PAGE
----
As the world’s most powerful states pledge to limit global warming at the COP26 summit, we’ve all been following along online – but is that contributing to the problem?
At its best the modern internet delivers near-instantaneous service, loading the content of rich web pages from distant data centres to our screens in the blink of an eye.
But perhaps something slower, something simpler, would suit us just as well and come at less of a cost to the environment, asks Dr Werner Vogels, the chief technology officer at Amazon.
“As humans we’re addicted almost to high imagery, to beautiful experiences, however we also need to realise that that comes at a cost,” he told Sky News in an interview.
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Most people knowingly interact with Amazon as consumers. By some counts Amazon.com is the fifth most visited website in the UK and there are annual stories about its low tax payments compared to its high revenues, something which the company attributes to a “high volume, low margin” business model.
But the company’s real footprint on the internet and our lives comes through its subsidiary Amazon Web Services (AWS) which holds about a third of the global cloud computing market, more than any of its rivals.
Without realising it, people interact with AWS every time they access content from Spotify, Reddit, Twitch and Netflix among many others – and these interactions have a carbon footprint.
Cloud computing is in itself a much more environmentally-friendly option than the alternative, where small businesses and enterprises host their own IT infrastructure.
Partially this is due to economies of scale – back in 2013, a case study funded by Google – which also runs cloud services – claimed moving software applications to the cloud drops energy usage by 87%.
A recent study publicised by AWS said that its customers could reduce the carbon footprint of their IT operations by up to 88%, preventing between 400 to 1,000 metric tons of emissions every year.
But it is also a result of cloud companies developing technologies to make the most of the energy consumed in their own data centres, which is commercially – as well as environmentally – friendly.
AWS uses its own Graviton processors to reduce the energy cost of cloud workloads and designed its own server boards so that when the energy comes in as direct current it doesn’t need to be changed to alternating current.
Even despite these savings, Dr Vogels told Sky News, there are important questions about how much energy businesses really want to use and whether doing so makes that much of a difference to their customers.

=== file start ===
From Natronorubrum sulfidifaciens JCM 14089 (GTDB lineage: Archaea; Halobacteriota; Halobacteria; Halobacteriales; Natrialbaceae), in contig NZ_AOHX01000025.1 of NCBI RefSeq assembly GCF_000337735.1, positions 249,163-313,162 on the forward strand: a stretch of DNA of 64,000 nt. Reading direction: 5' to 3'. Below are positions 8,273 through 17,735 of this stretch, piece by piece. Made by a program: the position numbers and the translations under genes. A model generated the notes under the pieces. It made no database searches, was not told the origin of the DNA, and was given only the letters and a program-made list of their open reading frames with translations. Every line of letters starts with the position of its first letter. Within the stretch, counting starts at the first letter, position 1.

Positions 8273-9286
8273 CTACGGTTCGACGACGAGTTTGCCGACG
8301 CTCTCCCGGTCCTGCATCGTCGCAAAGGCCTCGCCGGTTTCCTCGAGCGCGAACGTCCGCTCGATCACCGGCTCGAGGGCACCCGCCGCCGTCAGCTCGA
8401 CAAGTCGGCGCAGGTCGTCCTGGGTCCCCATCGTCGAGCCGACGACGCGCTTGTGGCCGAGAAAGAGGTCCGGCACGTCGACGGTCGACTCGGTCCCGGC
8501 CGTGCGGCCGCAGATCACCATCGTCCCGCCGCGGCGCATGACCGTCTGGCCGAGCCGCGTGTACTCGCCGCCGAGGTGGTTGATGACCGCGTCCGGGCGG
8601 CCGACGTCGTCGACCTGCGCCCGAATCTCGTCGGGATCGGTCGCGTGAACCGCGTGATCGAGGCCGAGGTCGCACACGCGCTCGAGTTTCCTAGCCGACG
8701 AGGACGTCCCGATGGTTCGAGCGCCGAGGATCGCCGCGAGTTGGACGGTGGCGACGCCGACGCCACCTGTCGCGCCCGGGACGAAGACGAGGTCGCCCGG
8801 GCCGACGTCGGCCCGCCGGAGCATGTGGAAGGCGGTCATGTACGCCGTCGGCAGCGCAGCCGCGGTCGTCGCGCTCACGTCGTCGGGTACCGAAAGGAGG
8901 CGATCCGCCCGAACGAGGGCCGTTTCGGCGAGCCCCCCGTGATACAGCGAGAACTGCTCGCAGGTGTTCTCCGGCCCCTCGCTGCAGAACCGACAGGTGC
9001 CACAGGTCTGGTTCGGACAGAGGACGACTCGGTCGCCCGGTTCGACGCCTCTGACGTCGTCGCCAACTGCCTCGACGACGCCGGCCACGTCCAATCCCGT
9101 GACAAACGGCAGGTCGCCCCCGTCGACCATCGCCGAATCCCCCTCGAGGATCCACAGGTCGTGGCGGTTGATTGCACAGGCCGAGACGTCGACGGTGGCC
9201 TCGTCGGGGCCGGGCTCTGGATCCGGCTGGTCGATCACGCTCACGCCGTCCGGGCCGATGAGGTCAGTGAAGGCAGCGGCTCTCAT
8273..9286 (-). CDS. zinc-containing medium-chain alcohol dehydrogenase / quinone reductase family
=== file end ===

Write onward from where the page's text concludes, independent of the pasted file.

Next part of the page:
“If you were willing to have a latency of 1.7 seconds for your web pages, versus 1.2 seconds, how much capacity could you save? And how much more greener would you be?” he asked.
Getting a webpage to load quickly is crucial for businesses. Some research has suggested that people will leave a site if it takes more than three seconds to load – but the 0.5 seconds difference between the best and worst options could, in aggregate, save tonnes of carbon from being emitted every year.
It is not only a matter of speed, but also of content. Dr Vogels, who is a keen Twitter user (joining in 2006 with the handle @Werner) said: “If you look at Twitter, about 60-70% of messages these days have imagery and video combined… If you have less rich websites, are they more sustainable?”
For many weeks every day a barge would come by with these three massive pipes on it. It got very intriguing as I could not figure out what they were. But I finally I did: wind turbines! Proper Dutch windmills.#mysterysolved pic.twitter.com/NvXeghCDIU
— Werner Vogels (@Werner) June 15, 2021
There are widely varying claims for how much carbon dioxide is emitted per view of the average webpage, usually several grams, and it of course varies by the page.
News websites, which people visit to receive information, usually contain a lot of images, text, and videos to help communicate that information, and their homepages can cost 2.11g of CO2 to load.
The computing for that search takes place in Google’s own data centres – which the company says are carbon neutral – but the infrastructure needed to send the results of the search to your screen does emit carbon.
“As humans we’re addicted almost to high imagery, to beautiful experiences, however we also need to realise that that comes at a cost,” Dr Vogels told Sky News.
Individually, these are very small emissions of carbon compared to the estimated 43 billion metric tonnes the world is emitting every year, where a metric tonne is equivalent to 1,000,000 grams.
For something like Google’s homepage – which for the sake of comparison we’ll say is visited four million times a day – if it emitted 2.11g of CO2 per load, the result would be seven metric tonnes of additional carbon emissions every day.
With people visiting thousands of websites a day, the impact of designing a webpage so it is rich with content can rapidly scale.
For AWS, that means informing customers how to handle what the carbon cost of their business decisions is.
Dr Vogels said: “That’s an extremely important topic, and we are working with most of our customers on this to really help them get the business that they like, but at a cost to the environment that they think is acceptable.”